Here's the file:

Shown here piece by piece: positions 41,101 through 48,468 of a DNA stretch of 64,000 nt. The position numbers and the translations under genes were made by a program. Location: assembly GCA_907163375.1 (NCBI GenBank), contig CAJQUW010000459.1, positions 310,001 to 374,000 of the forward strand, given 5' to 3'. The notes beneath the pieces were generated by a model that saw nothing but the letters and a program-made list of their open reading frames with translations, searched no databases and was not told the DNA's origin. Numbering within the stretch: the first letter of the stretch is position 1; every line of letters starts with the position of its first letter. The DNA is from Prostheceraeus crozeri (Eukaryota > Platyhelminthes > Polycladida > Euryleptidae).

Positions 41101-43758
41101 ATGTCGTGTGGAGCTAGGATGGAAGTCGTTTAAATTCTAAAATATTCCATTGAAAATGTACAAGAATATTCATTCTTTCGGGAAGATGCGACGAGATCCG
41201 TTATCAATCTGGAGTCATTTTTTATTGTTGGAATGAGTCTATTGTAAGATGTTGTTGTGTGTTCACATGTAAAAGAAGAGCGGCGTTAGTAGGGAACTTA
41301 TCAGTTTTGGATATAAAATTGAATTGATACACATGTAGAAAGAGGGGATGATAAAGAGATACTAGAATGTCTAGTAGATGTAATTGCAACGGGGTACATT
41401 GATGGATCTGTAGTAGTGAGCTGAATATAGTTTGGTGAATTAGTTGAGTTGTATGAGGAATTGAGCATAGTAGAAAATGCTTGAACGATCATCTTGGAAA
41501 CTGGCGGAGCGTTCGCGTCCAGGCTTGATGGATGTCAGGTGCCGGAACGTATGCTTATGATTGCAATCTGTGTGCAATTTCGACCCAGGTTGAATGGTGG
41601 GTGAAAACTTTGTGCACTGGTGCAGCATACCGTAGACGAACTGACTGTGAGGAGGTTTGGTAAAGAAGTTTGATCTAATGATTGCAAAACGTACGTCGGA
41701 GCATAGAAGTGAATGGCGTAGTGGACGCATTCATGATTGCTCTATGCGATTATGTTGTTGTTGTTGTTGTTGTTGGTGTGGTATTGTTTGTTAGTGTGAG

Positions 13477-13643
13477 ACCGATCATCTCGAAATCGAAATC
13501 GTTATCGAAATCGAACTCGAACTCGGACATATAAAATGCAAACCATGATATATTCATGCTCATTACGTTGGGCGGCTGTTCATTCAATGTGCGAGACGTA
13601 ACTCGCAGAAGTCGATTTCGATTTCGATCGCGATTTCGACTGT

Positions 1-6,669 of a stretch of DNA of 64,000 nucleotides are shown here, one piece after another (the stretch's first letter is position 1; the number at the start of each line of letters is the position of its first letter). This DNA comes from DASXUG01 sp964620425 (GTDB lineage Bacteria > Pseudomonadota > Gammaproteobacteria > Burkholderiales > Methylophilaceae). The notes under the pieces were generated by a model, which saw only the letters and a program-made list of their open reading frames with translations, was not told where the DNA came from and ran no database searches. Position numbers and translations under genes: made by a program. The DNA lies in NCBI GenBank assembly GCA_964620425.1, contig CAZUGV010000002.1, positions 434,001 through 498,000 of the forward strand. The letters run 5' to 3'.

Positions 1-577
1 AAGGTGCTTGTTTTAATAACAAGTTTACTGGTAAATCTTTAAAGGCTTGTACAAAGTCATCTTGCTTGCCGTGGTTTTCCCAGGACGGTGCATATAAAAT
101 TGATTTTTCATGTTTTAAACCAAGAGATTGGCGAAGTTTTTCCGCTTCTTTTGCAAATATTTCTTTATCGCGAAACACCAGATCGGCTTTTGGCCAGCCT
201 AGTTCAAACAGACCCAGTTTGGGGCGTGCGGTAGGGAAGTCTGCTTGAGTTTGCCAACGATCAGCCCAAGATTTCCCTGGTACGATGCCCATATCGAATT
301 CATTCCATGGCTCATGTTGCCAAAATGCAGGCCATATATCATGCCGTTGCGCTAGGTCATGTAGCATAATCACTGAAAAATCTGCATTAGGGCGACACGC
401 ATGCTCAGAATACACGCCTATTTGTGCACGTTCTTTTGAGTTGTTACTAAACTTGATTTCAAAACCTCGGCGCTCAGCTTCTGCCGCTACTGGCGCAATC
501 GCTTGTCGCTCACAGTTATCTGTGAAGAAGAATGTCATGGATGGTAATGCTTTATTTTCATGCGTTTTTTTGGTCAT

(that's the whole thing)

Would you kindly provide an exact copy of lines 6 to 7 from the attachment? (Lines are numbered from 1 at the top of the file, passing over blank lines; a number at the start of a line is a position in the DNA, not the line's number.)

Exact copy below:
41401 GATGGATCTGTAGTAGTGAGCTGAATATAGTTTGGTGAATTAGTTGAGTTGTATGAGGAATTGAGCATAGTAGAAAATGCTTGAACGATCATCTTGGAAA
41501 CTGGCGGAGCGTTCGCGTCCAGGCTTGATGGATGTCAGGTGCCGGAACGTATGCTTATGATTGCAATCTGTGTGCAATTTCGACCCAGGTTGAATGGTGG